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Business and industry groups have welcomed the announcement the federal government is turning its attention to productivity and is set to begin its second, five-yearly productivity review to develop an actionable road map to assist all levels of governments to make productivity-enhancing reforms.
Treasurer Josh Frydenberg said the review will be completed in the next 12 months and will identify priority sectors for reform, including data and digital innovation and workforce skills.
“I know that the business sector will actively contribute to this, providing their own insights and submissions around what they see as important to lift productivity,” he said.
“To ensure Australians continue to enjoy higher living standards, we need to continue to focus on the task of lifting productivity. Previous reforms brought Australia’s productivity closer to the global frontier, but there is more to do.
“Lifting our productivity will require policy settings that foster a flexible and dynamic economy, that is able to adapt in the face of economic challenges and opportunities.”
Business Council chief executive Jennifer Westacott said the upcoming federal budget must fast-track the baton change from the government to the private sector, unshackling business so it can hire, invest, export, innovate and expand.
“This means addressing the speedhumps that threaten to stall the recovery and continue to stand in the way of building a more dynamic, competitive, globally facing and advanced economy,” she said.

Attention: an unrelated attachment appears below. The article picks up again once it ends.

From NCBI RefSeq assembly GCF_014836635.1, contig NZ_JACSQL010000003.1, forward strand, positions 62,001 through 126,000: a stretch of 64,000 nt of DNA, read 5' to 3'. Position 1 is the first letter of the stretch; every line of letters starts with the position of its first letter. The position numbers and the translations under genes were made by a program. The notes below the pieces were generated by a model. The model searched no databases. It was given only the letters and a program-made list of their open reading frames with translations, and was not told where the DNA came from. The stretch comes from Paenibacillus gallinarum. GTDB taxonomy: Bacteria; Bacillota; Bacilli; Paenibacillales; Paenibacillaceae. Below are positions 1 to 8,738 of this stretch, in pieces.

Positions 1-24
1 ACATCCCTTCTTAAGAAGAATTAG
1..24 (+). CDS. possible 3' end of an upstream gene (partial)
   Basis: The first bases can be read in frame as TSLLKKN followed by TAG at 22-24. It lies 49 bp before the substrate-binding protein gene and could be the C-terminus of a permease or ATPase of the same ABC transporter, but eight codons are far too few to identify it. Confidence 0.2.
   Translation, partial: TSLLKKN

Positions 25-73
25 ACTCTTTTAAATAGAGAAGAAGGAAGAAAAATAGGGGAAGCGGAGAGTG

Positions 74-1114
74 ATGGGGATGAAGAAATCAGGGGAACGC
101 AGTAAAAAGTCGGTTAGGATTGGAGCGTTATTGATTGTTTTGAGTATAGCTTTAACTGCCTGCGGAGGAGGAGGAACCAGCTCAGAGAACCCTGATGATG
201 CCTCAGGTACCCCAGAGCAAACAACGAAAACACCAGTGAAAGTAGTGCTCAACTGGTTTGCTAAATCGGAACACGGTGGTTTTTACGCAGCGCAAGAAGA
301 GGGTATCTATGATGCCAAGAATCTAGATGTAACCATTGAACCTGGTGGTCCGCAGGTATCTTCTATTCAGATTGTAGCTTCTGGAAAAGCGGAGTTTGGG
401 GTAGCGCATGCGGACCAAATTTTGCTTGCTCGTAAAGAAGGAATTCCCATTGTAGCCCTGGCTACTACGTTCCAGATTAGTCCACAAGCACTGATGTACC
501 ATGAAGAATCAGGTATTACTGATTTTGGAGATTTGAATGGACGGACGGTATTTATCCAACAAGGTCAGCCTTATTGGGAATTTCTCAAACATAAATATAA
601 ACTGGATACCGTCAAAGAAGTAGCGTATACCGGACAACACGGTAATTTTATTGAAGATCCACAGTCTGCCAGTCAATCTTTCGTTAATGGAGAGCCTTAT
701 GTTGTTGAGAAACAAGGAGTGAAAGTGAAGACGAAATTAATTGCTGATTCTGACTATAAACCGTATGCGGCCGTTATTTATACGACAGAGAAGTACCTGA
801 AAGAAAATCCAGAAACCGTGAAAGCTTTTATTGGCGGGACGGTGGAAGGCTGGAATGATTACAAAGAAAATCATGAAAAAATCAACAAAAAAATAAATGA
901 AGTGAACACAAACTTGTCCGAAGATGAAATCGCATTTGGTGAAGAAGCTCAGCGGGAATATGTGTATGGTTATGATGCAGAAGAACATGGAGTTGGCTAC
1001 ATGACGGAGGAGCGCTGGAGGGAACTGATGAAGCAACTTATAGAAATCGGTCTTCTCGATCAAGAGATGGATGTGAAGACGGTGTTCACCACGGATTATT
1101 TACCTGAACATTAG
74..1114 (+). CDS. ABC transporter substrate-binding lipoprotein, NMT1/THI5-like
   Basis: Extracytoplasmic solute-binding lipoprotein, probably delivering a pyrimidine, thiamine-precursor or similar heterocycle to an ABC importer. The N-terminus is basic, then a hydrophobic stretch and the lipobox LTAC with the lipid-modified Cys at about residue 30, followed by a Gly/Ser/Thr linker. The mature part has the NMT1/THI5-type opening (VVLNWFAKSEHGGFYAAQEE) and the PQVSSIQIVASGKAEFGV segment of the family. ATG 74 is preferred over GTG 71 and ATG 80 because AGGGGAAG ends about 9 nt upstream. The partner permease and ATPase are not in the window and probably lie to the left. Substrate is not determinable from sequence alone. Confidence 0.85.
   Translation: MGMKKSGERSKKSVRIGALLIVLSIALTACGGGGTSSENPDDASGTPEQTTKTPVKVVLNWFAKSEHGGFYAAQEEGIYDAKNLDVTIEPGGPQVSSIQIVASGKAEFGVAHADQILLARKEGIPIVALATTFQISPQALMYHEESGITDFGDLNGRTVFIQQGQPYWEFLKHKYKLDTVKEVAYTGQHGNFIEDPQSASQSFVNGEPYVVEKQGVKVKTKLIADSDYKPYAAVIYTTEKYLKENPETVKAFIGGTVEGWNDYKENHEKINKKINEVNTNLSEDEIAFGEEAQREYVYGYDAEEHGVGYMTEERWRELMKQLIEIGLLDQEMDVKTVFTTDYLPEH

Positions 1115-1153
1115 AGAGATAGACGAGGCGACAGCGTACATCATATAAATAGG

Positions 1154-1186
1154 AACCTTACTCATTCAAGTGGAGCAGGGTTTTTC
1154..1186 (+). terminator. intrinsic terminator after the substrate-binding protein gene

“We must reopen our doors to the rest of the world, to bring back the skilled migrants, the investment dollars and bring back students and tourists to our shores. We stand ready to welcome news of the expected imminent reopening of our borders.
“It also means generating the productivity growth needed to underpin growth and support sustainable increases in wages.
“To do this we need to get the conditions right for businesses to invest in the new industries and new technologies that drive higher skilled and higher paid jobs. The most critical challenge is to make sure the skills system gives all Australians access to those jobs.”
Ms Westacott said the review needs to examine the areas holding back productivity gains including skills, investment and regulation.
Ai Group CEO Innes Willox said the announcement was a “most welcome” development.
“It is an encouraging recognition of the central place of improved productivity growth to Australia’s future social and economic development,” Mr Willox said.
“Ai Group recommended the creation of such a roadmap to be included in the 2022-23 Federal Budget.
“The roadmap will be an opportunity to build on the recommendations of the first five yearly report delivered in 2017.
“As we have done throughout the pandemic, we will continue to work closely with businesses to respond to these pressures.”